As the last notes hung in the air, the listener James Garlick felt tears welling up in his eyes.
His friend and fellow musician Jeremy Denk had given the first of four concerts in 2021 Music on the Strait, the Garlick festival co-founded.
“I have to pinch myself,” said Garlick last Sunday.
All that live music felt almost too good to be true after such a long hiatus.
But it will happen again this weekend, in three concerts in two locations: Maier Performance Hall at Peninsula College in Port Angeles and Trillium Woods Farm in Quilcene.
Music on the last weekend of the strait also brings free live streams of Maier Hall events on Friday and Saturday evenings. Viewers can watch the concerts on the Music on the Strait Facebook page or on the festival’s YouTube channel, accessible via musiconthestrait.com.
Then comes the Sunday barn concert on the farm at 7360 Center Road. There the surrounding lawn and picnic tables offer enough space to spread out.
The musical line-up for these concerts includes Denk, a MacArthur Foundation “Genie” scholar, who worked with Garlick, a Port Angeles born and raised violinist, Richard O’Neill, a Grammy-winning violist from Sequim, and cellist Ani Aznavoorian, a member of the Californian Camerata Pacifica.
The performances include:
• On Friday at 7 pm, Beethoven’s Piano Sonata in C minor and String Trio G are in the spotlight when the quartet performs in Maier Hall;
• On Saturday at 7 pm the Brahms Piano Quartet in G minor, Hindemith’s Sonata for viola and piano and Jessie Montgomery’s Duo for violin and cello fill the Maier Hall in the Port Angeles finale of the festival;
• Sunday at 2 p.m. it’s “Barn-Branding Brahms”, because Denk, Garlick, Aznavoorian and O’Neill are giving the last Music on the Strait concert in 2021 in the barn in Quilcene.
Tickets to the Maier Hall performances are $ 40 for general admission or $ 10 for students over musiconthestrait.com.
The concerts in the barn are always free, but reservations are required below konzerteinthebarn.org. The website also provides information on his concerts with the Fulton Street Chamber Players from August 28-29.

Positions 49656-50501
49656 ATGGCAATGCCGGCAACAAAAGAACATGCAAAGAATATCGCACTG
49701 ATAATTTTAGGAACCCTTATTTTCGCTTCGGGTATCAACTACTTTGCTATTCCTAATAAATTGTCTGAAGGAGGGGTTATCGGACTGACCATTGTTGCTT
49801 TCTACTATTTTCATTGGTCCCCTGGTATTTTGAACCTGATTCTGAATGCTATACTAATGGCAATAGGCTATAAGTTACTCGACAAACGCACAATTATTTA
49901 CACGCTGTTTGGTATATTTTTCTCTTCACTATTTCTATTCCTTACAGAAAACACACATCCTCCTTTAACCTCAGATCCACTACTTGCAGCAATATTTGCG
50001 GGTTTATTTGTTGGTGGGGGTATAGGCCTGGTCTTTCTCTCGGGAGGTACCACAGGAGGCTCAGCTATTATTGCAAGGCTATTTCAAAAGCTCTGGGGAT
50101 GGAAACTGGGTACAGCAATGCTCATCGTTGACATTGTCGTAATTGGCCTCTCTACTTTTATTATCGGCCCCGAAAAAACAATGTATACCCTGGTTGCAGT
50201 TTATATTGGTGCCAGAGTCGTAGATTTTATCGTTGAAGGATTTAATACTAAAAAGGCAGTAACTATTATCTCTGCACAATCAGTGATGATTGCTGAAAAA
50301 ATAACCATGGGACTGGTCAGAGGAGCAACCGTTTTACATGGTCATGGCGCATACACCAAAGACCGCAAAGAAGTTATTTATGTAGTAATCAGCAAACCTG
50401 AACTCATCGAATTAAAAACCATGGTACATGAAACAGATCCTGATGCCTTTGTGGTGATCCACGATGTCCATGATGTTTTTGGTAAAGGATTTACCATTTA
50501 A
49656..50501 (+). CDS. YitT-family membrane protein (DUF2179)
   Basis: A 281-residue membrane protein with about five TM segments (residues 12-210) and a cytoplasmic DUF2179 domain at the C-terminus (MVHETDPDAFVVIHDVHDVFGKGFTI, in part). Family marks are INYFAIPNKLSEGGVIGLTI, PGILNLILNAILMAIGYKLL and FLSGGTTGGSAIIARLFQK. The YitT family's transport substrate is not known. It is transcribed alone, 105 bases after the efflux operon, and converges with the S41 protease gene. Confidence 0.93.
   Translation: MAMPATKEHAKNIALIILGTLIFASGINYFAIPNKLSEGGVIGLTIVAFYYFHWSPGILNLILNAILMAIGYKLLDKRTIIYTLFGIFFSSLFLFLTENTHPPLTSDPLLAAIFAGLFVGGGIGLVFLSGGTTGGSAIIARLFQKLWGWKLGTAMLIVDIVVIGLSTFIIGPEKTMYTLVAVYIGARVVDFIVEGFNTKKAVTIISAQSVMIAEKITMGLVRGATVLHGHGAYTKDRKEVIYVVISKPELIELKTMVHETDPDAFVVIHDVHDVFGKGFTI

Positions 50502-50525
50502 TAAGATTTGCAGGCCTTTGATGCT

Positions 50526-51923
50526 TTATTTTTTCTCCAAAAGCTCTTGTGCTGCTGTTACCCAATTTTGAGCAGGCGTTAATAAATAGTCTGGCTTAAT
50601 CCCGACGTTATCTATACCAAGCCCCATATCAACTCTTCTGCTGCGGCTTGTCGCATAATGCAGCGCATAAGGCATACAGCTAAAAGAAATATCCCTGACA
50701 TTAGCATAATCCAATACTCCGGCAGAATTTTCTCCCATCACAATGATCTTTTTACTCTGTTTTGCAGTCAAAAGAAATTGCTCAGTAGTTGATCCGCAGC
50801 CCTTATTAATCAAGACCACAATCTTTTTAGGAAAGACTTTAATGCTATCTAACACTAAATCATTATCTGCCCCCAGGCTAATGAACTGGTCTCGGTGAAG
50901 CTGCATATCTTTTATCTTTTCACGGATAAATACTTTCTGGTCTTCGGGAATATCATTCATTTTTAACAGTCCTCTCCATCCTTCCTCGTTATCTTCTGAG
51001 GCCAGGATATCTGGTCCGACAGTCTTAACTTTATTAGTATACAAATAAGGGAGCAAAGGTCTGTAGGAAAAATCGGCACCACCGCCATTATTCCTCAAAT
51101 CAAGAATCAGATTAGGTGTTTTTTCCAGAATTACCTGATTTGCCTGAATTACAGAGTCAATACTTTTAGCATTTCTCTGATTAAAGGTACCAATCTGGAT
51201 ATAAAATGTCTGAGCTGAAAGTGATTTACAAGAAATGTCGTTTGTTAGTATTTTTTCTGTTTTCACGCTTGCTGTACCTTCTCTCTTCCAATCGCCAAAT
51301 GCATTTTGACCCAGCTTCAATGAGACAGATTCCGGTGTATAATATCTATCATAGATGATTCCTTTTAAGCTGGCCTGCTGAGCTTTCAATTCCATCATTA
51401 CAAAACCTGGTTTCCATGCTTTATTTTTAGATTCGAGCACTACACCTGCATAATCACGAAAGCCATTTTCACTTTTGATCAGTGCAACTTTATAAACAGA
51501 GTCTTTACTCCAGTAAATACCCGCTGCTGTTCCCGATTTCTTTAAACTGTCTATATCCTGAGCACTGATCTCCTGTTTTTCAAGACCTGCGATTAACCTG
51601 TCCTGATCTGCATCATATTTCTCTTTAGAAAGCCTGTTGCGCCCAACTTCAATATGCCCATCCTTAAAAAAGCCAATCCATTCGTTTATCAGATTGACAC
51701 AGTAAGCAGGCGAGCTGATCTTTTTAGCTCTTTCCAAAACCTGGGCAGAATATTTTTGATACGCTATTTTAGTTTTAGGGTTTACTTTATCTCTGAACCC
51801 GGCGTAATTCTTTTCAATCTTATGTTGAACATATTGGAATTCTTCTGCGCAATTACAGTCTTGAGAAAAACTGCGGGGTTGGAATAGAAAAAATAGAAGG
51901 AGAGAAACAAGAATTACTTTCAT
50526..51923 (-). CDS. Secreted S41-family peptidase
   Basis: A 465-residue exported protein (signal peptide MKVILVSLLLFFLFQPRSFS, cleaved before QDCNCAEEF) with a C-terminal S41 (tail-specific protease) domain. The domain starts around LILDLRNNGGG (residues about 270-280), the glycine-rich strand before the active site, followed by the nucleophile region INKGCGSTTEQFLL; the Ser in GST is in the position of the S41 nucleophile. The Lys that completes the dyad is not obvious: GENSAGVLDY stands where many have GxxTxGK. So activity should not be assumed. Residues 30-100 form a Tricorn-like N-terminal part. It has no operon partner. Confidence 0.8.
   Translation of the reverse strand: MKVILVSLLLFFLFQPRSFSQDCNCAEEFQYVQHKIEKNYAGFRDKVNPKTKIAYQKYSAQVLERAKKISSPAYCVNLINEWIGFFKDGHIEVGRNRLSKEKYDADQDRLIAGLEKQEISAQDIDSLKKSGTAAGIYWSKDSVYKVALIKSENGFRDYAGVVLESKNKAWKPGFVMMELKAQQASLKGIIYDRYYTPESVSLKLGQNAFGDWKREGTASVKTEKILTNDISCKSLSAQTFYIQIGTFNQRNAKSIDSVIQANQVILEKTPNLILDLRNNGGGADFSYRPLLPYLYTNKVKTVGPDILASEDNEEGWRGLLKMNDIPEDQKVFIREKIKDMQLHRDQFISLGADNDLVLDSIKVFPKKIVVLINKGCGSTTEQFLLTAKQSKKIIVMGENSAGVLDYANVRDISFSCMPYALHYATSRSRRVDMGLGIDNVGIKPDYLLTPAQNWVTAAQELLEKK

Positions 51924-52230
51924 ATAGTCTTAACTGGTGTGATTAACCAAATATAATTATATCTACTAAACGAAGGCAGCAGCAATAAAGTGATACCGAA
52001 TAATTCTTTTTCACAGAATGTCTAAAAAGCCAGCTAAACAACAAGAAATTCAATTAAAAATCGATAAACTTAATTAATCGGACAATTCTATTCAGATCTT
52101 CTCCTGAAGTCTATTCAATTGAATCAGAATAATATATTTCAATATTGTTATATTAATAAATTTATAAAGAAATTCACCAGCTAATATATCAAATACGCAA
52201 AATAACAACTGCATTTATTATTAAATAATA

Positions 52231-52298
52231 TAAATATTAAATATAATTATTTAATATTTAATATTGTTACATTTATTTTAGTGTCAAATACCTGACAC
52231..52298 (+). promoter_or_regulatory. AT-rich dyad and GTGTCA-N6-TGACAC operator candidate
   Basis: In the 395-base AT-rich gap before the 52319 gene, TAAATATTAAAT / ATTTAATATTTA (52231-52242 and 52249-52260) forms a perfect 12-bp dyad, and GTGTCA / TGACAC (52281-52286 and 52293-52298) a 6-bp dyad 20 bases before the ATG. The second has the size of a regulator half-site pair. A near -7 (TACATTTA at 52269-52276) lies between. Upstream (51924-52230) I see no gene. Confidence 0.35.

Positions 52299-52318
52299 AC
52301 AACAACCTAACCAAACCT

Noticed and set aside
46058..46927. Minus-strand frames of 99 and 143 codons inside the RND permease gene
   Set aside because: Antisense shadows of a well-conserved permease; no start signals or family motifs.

All spectators in the Maier Hall and in the barn in Quilcene must prove a COVID-19 vaccination; Masks are required in both interiors.
Those who are not vaccinated or prefer to be outdoors can choose grass pitches outside the stable. Chairs, blankets and picnics are welcome on the farm, which has a flower garden and shady trees for a stroll before the concert.
The gates there open at 11 a.m. on Sundays, while the barn doors open at 1 p.m. Music on the Strait posters and t-shirts, local cider, wine and bottled water will be available.
Last weekend, O’Neill, who founded Music on the Strait with Garlick three years ago, performed with the Takács Quartet, the internationally renowned chamber ensemble to which he belongs.
On Sunday afternoon in the barn, he remembered a special summer day there.
In 1992, O’Neill was a teenage musician attending a youth camp on the farm. On July 3, he was sitting in the barn on a hay bale up in the attic and listening to a string ensemble playing Schubert’s “Death and the Maiden”.
“This music is so eternal, so strong,” he said.
O’Neill recalls thinking, wouldn’t it be wonderful if I could become a musician who can play it in front of an audience?
He held out his instrument and thanked Alan Iglitzin, founder of the Concerts in the Barn, not only for starting the music series, but also for providing this instrument, a 16th century Italian viola. O’Neill won his Grammy earlier this year for his recording of Christopher Theofanidis’ Concerto for Viola and Chamber Orchestra.
Then he and the Takács Quartet – the violinists Harumi Rhodes and Edward Dusinberre, the cellist András Fejér – played a concert by Ravel, Haydn and, as the finale, “Death and the Maiden”.
Jefferson County’s Senior Reporter Diane Urbani de la Paz is at 360-417-3509 or. to reach [email protected]